|Publication number||US7000936 B2|
|Application number||US 10/807,164|
|Publication date||Feb 21, 2006|
|Filing date||Mar 24, 2004|
|Priority date||Mar 26, 2003|
|Also published as||CA2462068A1, DE102004014467A1, US20040188976|
|Publication number||10807164, 807164, US 7000936 B2, US 7000936B2, US-B2-7000936, US7000936 B2, US7000936B2|
|Original Assignee||John Schmider|
|Export Citation||BiBTeX, EndNote, RefMan|
|Patent Citations (21), Referenced by (39), Classifications (16), Legal Events (7)|
|External Links: USPTO, USPTO Assignment, Espacenet|
This patent claims the benefit under 35 USC 119(e) of provisional application No. 60/457,555 filed on Mar. 26, 2003 which is incorporated herein in full by this reference to it.
The subject invention relates to internally supporting bicycle control cables, and more specifically to routing control cables through various components of all types of bicycles including, but not limited to, standard, racing and mountain bikes and to headsets for bicycles.
Bicycles have been utilized as a means of transportation for over a hundred years and continue to grow in popularity. The mountain bike is one type of bike that has become more and more popular in recent years. These types of bikes are often used in rough terrain.
Operational or control cables typically extend from control levers, often secured to the bicycle handlebars, used to control both front and back wheel braking capacities and front and back shifting mechanisms such as the front and rear derailleurs. The operational or control cables are normally mounted along the outside of the tubular frame members, with various attachment members, such as clips. The cables can interfere with either the rider or other components of the bicycle, such as tool compartments, which are also attached to the frame exterior. In the case of mountain bikes, externally located cables are susceptible to damage from the surrounding environment, such as tree branches. Further, the cables also detract from the aesthetic appearance of the frame, as they may cover art or graphic logos on the bike frame.
To eliminate the appearance of cables on the exterior of bicycle frames, prior art attempts have been made to extend the cables through the interiors of tubular frame components. An early example is described in French Patent No. 982,877, which shows a bicycle frame in which the top tube consists of a hollow, tubular member having a forward cable outlet at a location near the head tube socket which is attached to the top tube, and a rearward cable outlet adjacent to the seat mast of the bicycle frame. A later example is described in German Patent Application No. 19712326, where at least one section of the base frame has an extruded profile tube section with at least one channel to accept a cable.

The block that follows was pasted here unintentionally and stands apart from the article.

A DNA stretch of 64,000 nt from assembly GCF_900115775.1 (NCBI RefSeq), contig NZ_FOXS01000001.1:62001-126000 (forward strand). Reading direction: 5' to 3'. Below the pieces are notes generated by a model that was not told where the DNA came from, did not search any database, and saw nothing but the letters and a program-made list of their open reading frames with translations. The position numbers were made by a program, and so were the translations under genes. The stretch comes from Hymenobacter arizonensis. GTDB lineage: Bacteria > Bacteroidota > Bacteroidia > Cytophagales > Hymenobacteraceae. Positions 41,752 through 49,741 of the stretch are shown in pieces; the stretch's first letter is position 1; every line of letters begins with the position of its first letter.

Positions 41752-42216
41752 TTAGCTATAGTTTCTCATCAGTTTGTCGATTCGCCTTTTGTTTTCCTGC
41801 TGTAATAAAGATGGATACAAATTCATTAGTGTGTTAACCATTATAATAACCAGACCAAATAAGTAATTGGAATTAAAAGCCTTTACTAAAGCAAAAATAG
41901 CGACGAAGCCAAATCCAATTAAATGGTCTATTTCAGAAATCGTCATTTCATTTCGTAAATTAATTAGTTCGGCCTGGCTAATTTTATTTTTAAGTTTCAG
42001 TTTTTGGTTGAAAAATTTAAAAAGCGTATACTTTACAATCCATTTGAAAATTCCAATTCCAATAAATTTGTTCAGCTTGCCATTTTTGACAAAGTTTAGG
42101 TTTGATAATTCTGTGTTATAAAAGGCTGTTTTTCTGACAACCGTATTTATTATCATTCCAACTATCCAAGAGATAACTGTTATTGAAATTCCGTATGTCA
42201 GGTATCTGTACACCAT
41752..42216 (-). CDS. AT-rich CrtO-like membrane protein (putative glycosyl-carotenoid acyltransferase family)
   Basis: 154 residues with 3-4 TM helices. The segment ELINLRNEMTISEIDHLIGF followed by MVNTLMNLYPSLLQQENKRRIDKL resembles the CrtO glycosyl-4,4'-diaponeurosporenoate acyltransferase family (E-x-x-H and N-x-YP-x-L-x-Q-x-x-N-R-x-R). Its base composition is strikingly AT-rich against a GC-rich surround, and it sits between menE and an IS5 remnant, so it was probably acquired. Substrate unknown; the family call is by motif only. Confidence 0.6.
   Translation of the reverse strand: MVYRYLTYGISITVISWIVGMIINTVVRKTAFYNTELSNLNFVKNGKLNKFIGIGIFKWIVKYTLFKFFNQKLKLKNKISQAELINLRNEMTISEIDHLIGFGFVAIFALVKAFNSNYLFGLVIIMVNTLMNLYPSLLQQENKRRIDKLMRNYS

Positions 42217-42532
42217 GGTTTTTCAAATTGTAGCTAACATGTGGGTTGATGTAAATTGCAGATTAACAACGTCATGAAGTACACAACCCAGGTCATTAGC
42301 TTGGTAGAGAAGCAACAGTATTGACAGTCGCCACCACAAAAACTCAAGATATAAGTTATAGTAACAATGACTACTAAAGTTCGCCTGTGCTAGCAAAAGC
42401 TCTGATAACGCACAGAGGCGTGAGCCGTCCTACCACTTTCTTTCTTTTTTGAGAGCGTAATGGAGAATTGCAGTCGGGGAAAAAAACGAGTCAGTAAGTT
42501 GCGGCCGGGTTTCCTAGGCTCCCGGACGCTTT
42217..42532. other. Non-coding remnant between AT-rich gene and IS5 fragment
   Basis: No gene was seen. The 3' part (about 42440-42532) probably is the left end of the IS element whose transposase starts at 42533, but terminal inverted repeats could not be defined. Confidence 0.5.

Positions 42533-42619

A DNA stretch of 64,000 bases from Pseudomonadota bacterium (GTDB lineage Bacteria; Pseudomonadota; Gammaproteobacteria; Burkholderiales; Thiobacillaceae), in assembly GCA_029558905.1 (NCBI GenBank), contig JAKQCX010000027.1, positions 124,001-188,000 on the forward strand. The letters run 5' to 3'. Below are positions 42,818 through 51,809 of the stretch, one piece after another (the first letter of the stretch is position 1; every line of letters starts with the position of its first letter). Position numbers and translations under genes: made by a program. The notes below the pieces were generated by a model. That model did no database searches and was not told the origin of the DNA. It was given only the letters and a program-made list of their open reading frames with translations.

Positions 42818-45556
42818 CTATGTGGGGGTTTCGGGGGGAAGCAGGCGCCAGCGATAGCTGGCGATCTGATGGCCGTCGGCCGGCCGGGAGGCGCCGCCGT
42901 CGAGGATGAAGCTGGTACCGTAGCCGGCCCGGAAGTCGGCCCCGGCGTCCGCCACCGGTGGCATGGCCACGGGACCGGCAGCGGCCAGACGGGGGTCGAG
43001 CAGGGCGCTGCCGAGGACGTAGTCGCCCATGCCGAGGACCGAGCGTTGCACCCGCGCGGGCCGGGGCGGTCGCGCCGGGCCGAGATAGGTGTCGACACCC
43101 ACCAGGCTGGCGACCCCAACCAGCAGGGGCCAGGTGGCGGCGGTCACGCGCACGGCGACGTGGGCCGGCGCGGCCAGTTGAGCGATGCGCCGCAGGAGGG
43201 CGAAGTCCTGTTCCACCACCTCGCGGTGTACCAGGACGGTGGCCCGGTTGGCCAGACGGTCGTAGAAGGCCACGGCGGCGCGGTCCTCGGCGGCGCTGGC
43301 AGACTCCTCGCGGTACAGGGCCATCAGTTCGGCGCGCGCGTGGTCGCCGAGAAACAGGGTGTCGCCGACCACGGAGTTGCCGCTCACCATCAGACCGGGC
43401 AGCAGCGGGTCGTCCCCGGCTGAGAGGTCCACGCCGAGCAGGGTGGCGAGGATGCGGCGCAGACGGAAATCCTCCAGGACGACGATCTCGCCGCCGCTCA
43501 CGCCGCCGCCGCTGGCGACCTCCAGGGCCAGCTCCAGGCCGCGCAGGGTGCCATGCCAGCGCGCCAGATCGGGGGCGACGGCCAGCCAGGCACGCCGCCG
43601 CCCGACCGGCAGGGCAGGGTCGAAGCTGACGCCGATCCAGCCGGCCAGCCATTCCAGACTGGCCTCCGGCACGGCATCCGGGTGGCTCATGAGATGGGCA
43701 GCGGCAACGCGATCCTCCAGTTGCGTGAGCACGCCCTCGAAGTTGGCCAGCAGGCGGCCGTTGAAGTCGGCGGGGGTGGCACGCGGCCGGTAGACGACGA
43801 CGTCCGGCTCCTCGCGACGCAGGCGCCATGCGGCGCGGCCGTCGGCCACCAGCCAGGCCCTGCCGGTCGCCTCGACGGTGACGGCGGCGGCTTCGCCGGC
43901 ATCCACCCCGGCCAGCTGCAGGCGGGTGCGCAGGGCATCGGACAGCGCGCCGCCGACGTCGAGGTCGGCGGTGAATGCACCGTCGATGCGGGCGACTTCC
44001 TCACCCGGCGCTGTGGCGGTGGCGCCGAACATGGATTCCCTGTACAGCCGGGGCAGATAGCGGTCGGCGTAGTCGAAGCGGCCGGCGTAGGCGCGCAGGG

While the internal cable system of this type of frame eliminates the appearance of the cable on the exterior of the frame components, the forming of several openings along the top tube of a bicycle frame tends to weaken the wall of that tube, which would require either that the tube be made of a strong but heavy material such as steel, or that the tube walls be thickened if made of a relatively light material which would also add to the overall weight of the frame.
A more recent example of an internal cable routing system can be found in U.S. Pat. No. 5,478,100, where the cables are located inside of the top tube or down tube. However, the cables are still exposed from the brake or shift levers until they are routed into the frame some distance away.
In U.S. Pat. No. 4,768,798, the cables are routed directly into the frame at a point in front of the steering axis. In this case, the cables are also exposed until they reach the frame. In addition, the complexity of the steering tube is increased so that the cables can be routed through the tube and not interfere with the steering mechanism.
In recent years, it has also become recognized that the old-fashioned stationary handlebar and stem bicycle configuration can cause health problems such as lower back pain and wrist pain, due to the crouched body position necessary during bike riding. Many issued patents claim bicycle handlebars or stems that can be adjusted in one manner or another. U.S. Pat. Nos. 5,133,224, 5,273,302, 5,456,135, 5,727,427 and 5,737,967 describe various systems for adjusting bicycle handlebars or bicycle stems. However, these prior art adjustable handlebar stems would interfere with any internal cable routing system.